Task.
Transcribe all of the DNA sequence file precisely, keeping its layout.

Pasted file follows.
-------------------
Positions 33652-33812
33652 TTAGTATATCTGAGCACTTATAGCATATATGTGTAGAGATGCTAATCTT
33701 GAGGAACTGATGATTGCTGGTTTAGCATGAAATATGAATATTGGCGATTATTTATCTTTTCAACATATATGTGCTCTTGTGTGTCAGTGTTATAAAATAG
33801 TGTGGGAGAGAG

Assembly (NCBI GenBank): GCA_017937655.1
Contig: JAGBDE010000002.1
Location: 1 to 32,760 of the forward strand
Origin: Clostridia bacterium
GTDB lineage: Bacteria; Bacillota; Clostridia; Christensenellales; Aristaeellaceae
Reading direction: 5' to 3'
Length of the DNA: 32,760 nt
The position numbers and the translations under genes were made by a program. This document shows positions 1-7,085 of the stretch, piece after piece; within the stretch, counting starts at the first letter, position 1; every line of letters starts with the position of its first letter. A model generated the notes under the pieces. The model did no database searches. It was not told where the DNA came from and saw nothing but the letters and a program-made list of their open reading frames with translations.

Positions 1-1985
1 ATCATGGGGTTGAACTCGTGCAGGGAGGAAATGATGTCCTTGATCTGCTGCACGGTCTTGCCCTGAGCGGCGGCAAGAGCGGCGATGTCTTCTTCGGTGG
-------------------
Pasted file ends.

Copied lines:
Positions 33652-33812
33652 TTAGTATATCTGAGCACTTATAGCATATATGTGTAGAGATGCTAATCTT
33701 GAGGAACTGATGATTGCTGGTTTAGCATGAAATATGAATATTGGCGATTATTTATCTTTTCAACATATATGTGCTCTTGTGTGTCAGTGTTATAAAATAG
33801 TGTGGGAGAGAG

Assembly (NCBI GenBank): GCA_017937655.1
Contig: JAGBDE010000002.1
Location: 1 to 32,760 of the forward strand
Origin: Clostridia bacterium
GTDB lineage: Bacteria; Bacillota; Clostridia; Christensenellales; Aristaeellaceae
Reading direction: 5' to 3'
Length of the DNA: 32,760 nt
The position numbers and the translations under genes were made by a program. This document shows positions 1-7,085 of the stretch, piece after piece; within the stretch, counting starts at the first letter, position 1; every line of letters starts with the position of its first letter. A model generated the notes under the pieces. The model did no database searches. It was not told where the DNA came from and saw nothing but the letters and a program-made list of their open reading frames with translations.

Positions 1-1985
1 ATCATGGGGTTGAACTCGTGCAGGGAGGAAATGATGTCCTTGATCTGCTGCACGGTCTTGCCCTGAGCGGCGGCAAGAGCGGCGATGTCTTCTTCGGTGG